Financial planners in Michigan were blindsided last week when the state's Legislature emerged from a late-night budget session with a new 6% tax on investment advice.
Both the Financial Planning Association of Denver and the National Association of Personal Financial Advisors in Arlington Heights, Ill., have already hinted that they would support efforts to overturn the tax, which doesn't apply to brokerage commissions.
Michigan hopes it will generate $16.8 million next year.
The tax was imposed to help the home of the ailing auto industry offset its $1.75 billion budget deficit.
New taxes on 20 previously untaxed services — ranging from lawn care to psychic readings to escort services — are projected to generate more than $600 million a year once they kick in Dec. 1. In addition to the new service tax, Michigan's in-come tax rate was increased to 4.35% from 3.9%. Financial advisers, as well as various in-dustry association representatives, have ex-pressed both outrage and confusion over the tax on a service that Democratic Gov. Jennifer Gran-holm has characterized as non-essential. “I think the whole thing is just so damn typical of this state's government that I shouldn't be surprised, but it really pisses me off,” said Clinton Struthers, who oversees $100 million in client assets as the owner of Struthers Financial Services in Midland, Mich. “They will give tax breaks to businesses that are clearly not growing and then tax the hell out of the only part of our economy that is growing — the service sector.” According to the FPA, similar attempts to tax investment advice over the past several years have failed or been overturned in Florida, New Jersey and Minnesota. “This kind of issue comes up sporadically in different states, and it always comes up when there's a budget crisis,” said Duane Thompson, the FPA's Washington-based managing director. “I don't see how we could possibly support this,” said Diahann Lassus, chairwoman of NAPFA's in-dustry issues task force.
Just a few days after the 11th-hour budget compromise last week averted a threatened state government shutdown, Michigan's financial planning community had more questions than answers about the impact of the tax.
Even lawmakers who sat in on the marathon budget negotiations weren't clear about exactly which services would be affected.
“I don't know how this service tax will affect any of the items targeted,” said Republican Rep. Kenneth Horn, who voted against both the service tax and the income tax hike.
“People have a right to be mad, because what the governor forgot is that this tax is going to passed on to consumers, and these aren't rich people using these services,” he said.
Meanwhile, the state Legislature specifically excluded brokerage commissions, although the rule is so vague that “it doesn't even distinguish between broker regulations and adviser regulations,” Mr. Thompson said.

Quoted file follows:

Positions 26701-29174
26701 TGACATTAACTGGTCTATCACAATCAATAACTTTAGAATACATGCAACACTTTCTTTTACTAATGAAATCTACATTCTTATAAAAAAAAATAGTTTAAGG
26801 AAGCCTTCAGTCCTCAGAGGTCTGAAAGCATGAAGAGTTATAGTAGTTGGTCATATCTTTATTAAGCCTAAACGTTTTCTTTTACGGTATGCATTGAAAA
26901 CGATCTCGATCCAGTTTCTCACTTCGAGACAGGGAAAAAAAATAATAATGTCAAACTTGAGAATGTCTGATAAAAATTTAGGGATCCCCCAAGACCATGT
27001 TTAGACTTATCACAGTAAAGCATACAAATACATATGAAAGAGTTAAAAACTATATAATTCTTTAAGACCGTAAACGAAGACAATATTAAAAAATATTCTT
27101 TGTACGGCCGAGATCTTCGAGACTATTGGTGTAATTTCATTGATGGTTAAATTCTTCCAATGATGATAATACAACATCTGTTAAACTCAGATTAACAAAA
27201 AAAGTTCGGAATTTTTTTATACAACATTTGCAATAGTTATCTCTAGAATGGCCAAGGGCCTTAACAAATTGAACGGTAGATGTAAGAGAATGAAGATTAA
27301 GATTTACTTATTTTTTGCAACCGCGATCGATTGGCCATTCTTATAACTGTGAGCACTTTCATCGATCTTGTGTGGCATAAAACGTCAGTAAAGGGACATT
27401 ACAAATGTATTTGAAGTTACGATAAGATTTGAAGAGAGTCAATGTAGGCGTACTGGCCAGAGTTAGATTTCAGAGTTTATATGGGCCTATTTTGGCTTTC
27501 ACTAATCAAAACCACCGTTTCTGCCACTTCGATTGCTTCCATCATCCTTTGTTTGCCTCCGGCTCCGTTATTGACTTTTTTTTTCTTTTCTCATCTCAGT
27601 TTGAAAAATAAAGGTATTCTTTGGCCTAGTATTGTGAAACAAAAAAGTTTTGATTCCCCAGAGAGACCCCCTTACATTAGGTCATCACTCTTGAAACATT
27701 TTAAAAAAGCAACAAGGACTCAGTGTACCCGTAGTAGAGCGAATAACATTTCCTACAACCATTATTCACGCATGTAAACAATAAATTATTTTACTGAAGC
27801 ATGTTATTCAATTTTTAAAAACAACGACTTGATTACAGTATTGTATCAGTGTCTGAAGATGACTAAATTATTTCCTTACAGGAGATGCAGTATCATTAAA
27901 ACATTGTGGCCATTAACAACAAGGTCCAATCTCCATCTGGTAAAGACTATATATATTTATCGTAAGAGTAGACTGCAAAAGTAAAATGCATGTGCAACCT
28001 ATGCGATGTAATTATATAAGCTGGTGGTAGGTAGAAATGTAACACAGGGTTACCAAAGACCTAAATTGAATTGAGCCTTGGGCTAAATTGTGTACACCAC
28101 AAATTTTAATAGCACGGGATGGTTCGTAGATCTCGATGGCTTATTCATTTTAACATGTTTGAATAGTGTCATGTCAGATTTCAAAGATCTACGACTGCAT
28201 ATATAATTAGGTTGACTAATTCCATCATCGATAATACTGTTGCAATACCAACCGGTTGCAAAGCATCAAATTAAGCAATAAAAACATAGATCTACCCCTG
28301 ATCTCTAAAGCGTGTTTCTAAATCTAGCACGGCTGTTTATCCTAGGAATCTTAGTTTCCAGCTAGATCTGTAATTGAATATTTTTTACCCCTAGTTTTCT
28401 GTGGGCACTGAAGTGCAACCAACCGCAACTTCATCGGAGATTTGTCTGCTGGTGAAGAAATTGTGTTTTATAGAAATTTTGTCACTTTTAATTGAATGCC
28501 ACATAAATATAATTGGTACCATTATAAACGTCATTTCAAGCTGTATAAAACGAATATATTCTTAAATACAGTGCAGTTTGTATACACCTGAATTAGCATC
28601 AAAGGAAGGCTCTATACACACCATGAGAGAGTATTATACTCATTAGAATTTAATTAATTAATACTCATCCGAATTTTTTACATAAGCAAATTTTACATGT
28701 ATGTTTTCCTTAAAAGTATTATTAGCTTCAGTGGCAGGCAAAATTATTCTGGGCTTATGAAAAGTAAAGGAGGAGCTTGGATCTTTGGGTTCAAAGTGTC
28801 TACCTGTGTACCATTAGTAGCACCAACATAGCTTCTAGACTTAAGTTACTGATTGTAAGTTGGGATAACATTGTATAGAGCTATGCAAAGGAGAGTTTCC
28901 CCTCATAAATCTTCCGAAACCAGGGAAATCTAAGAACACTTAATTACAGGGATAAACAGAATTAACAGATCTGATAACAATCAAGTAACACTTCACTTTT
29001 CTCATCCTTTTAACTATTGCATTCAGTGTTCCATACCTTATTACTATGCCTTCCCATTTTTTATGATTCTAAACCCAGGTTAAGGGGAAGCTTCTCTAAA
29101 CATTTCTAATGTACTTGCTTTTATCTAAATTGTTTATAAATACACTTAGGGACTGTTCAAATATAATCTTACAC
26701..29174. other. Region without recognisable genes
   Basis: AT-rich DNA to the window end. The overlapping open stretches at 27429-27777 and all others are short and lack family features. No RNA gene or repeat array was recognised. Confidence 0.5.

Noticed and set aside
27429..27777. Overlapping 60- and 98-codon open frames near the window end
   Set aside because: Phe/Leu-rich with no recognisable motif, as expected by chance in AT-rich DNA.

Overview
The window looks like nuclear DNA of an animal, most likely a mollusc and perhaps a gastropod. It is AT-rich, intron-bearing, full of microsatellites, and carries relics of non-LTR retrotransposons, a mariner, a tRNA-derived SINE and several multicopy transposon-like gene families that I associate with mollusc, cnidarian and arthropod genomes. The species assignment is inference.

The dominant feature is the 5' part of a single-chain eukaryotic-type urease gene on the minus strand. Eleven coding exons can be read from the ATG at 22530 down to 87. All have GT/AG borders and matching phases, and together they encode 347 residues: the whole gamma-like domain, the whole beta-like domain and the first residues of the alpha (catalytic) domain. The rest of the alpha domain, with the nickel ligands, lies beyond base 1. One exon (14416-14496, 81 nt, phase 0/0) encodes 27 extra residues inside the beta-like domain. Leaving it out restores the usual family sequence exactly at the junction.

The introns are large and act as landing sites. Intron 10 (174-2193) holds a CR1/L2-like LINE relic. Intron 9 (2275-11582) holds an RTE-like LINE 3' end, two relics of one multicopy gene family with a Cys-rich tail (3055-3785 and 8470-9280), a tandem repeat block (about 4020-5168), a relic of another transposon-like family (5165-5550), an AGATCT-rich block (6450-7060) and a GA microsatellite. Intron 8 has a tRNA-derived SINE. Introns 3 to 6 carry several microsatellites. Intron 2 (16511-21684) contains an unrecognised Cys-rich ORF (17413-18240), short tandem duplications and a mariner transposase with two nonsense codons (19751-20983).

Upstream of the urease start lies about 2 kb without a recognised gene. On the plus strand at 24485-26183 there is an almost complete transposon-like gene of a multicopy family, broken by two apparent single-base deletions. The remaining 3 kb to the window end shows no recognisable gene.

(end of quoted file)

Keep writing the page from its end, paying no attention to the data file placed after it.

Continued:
His initial assessment was that the tax will apply to non-discretionary advice, “in which case a lot of our members would be able to dodge the bullet. It's hard to read the tea leaves at this point, but we still need to look at what their definition of "service' means.”
Mr. Struthers surmises that commissions were left out because of the impact the tax could have on a position's cost basis, essentially making each position more ex-pensive. He also suggested that an added tax on commissions could drive business to online companies based outside Michigan.
“I think everybody came away from this feeling shocked, because the impression we had in Michigan was that this service tax was going nowhere,” Mr. Thompson said.
In February, just weeks after starting a second term, Ms. Gran-holm un-veiled her plan for an across-the-board 2% service tax that would include everything from golf course green fees to tickets to professional sporting events.
The current list of taxed services wasn't made public until after it had been approved by the state Legislature early in the morning of Oct. 1.
According to Terry Stanton, a spokesman for the Michigan Department of Treasury, “The final list was part of the negotiations in the budget process that includes higher-end discretionary-type services that the governor felt folks could opt not to use.”
The list was ultimately pared down through negotiations that often involved lobbyists, according to Mr. Horn.
“Apparently, if you complained loud enough, you got off the list,” he said.
This is a significant point of contention for advisers in Michigan who are feeling abandoned by their respective membership organizations.
“Clearly, we don't have a very good lobby, and I will be calling the FPA's [political action committee],” said Frank Moore, chief executive of Vintage Financial Services LLC, an Ann Arbor, Mich.-based firm that oversees $150 million in client assets.
Seeing investment advice lumped in with such entities as tanning salons and massage services as non-necessities particularly rankled some advisers.
“I think it's a huge mistake, and as a fee-only planner, it pisses me off because it gives the commission[-based] guys a big advantage,” said Theodore Feight, owner of Creative Financial Design in Lansing, Mich. “I guess I'm just going to have to tack [this new tax] onto my bill,” he added.
Jeff Benjamin can be reached at email@example.com.